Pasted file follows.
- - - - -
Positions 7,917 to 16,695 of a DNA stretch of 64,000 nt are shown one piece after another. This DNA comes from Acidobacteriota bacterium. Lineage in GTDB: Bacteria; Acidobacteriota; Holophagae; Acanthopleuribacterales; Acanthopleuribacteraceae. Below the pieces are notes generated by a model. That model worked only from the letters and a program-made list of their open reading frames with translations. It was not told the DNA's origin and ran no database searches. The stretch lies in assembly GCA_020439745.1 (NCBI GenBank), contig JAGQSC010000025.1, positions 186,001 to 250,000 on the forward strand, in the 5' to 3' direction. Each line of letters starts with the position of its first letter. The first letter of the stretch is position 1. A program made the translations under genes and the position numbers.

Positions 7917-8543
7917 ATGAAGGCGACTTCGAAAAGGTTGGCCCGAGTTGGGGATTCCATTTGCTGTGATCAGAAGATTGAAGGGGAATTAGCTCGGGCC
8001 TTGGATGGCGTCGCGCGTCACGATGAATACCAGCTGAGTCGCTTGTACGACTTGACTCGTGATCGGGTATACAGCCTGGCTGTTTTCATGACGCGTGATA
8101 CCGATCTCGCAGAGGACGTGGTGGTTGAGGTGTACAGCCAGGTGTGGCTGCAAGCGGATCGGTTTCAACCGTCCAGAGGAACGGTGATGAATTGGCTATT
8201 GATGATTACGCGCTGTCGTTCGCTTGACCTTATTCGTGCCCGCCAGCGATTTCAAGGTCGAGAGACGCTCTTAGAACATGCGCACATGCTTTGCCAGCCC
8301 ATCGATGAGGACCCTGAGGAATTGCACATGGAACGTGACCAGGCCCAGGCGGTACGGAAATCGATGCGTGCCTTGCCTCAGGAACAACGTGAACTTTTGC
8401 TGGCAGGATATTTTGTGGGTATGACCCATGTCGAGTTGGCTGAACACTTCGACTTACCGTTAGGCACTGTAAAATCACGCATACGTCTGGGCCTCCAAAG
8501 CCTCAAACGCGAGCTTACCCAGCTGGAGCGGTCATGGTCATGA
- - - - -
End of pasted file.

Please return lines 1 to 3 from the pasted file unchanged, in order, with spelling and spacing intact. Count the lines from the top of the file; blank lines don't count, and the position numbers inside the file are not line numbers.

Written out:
Positions 7,917 to 16,695 of a DNA stretch of 64,000 nt are shown one piece after another. This DNA comes from Acidobacteriota bacterium. Lineage in GTDB: Bacteria; Acidobacteriota; Holophagae; Acanthopleuribacterales; Acanthopleuribacteraceae. Below the pieces are notes generated by a model. That model worked only from the letters and a program-made list of their open reading frames with translations. It was not told the DNA's origin and ran no database searches. The stretch lies in assembly GCA_020439745.1 (NCBI GenBank), contig JAGQSC010000025.1, positions 186,001 to 250,000 on the forward strand, in the 5' to 3' direction. Each line of letters starts with the position of its first letter. The first letter of the stretch is position 1. A program made the translations under genes and the position numbers.

Positions 7917-8543
7917 ATGAAGGCGACTTCGAAAAGGTTGGCCCGAGTTGGGGATTCCATTTGCTGTGATCAGAAGATTGAAGGGGAATTAGCTCGGGCC